***Note all the pictures for the Trek posts were taken by my fellow Trek paparazzi (and beloved husband), David Wolf, who is an AMAZING photographer, check out his website!***
Suppose you take 150 kids, aged 14-18, make them leave behind their cell phones, iPods, Xboxes, internet service, (and yes, even make-up and deodorant), dress up in clothing from the 1800's, divide them into "families" with people they may or may not know, and then tell them they have to load all of their gear into a handcart, and push it around a mountain in heat and dust for four days?
Crazy, right? No teenager in their right mind would do that.
Members of the Lacey Washington Stake from the Church of Jesus Christ of Latter-day Saint (Mormons) did just that. Not only did they survive, they grew, they learned, and most of them actually loved it!
This was my third Youth Trek serving as the "fly on the wall," the paparazzi, or officially trek videographer. "Trek" is a reenactment of what many of these kids' pioneer ancestors were forced to do when they were driven from their homes in Illinois because of religious persecution. The Mormon Pioneers had to push handcarts from Illinois to what is now the Salt Lake Valley. Trek is a link to their past, but more than that its preparation for the future. It's hard and hot and dusty and smelly, but it teaches them that they can do hard things, they can rely on each other, and they can rely on their Father in Heaven.
The Trekkers started day one--fresh faced, eager, nervous, and clean. Fresh-faced and eager stayed around for pretty much the whole trip. Clean was one of the first casualties due to dust and sweat.
At registration the trekkers were assigned a "company" (red, yellow, or blue) and given a bandanna with that color. After a few "get to know you games" and lunch, they had to pack all of their belongings (albeit meager, after a strict pack check), dutch ovens and other means for cooking, sleeping bags and tents into one handcart per family. A family consisted of a volunteer adult couple (Ma and Pa) and 7-10 of the teenagers.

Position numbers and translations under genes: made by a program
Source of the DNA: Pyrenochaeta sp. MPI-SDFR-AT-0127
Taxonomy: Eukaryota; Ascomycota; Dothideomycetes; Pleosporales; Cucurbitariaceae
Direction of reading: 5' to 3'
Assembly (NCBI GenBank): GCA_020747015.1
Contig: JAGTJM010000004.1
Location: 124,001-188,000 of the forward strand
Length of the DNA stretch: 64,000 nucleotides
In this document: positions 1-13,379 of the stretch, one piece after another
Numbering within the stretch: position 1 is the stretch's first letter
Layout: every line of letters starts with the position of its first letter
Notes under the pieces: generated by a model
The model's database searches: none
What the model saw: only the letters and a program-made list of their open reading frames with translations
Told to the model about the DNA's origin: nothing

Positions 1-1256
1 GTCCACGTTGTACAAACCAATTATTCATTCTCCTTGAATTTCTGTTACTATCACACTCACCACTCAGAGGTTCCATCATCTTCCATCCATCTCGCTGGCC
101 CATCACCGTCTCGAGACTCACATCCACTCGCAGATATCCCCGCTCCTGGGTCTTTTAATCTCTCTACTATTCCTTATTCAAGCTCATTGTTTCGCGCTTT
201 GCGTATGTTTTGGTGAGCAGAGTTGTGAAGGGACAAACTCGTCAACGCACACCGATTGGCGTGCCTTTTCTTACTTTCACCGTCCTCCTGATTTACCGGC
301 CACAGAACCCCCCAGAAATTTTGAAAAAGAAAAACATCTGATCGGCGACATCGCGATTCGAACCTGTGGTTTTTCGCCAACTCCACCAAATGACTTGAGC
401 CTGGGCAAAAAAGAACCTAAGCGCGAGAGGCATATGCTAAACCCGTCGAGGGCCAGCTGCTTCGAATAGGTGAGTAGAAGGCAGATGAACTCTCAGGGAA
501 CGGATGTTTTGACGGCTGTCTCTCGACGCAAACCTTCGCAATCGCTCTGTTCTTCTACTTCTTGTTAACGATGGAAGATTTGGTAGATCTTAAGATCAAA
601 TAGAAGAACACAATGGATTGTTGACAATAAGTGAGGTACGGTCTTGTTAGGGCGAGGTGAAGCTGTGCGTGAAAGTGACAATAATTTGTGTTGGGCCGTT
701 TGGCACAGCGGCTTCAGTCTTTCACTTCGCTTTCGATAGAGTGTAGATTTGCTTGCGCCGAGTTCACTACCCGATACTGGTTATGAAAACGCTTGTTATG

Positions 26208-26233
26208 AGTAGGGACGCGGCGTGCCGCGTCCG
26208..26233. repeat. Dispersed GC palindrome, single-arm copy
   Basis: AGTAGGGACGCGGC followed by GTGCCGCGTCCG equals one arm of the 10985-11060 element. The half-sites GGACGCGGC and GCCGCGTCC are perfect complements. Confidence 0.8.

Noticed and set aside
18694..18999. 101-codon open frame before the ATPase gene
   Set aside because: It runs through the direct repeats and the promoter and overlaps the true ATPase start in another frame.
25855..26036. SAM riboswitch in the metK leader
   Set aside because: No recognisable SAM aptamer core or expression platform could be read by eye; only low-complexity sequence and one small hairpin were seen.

Its always fun to watch the kids pack their carts on the first day. The Ma and Pa have been instructed (yest there is such a thing as Ma and Pa training) to stand back and let the kids pack the carts. Securing everyone's gear with ropes and tarp to the handcart provides an interesting challenge. The load can't hang over the sides or the back and it has to be balanced to make it easy to pull. They don't usually get it right the first time, so I saw lopsided loads, wide loads, and loads with saggy behinds.
Once the carts were packed, then the real fun began, and by fun I mean walking. They walked, and walked, and walked, and walked, and when they were done with that they walked some more. Devoid of any other means of communication (aka texting) they talked to each other. (Novel idea, but it worked!)
A couple of miles in they were met by a group of women who begged the Trekkers to take their babies with them--the orphan trail. Each family received at least one baby (dolls weighted to feel more a real baby) some had twins. The babies came with names and instructions about how to take care of them. (Think egg, doll or flour sack assignment in "Life Skills" Classes.) In this case if the baby was mishandled it was pronounced dead and the whole company had to stop for a funeral.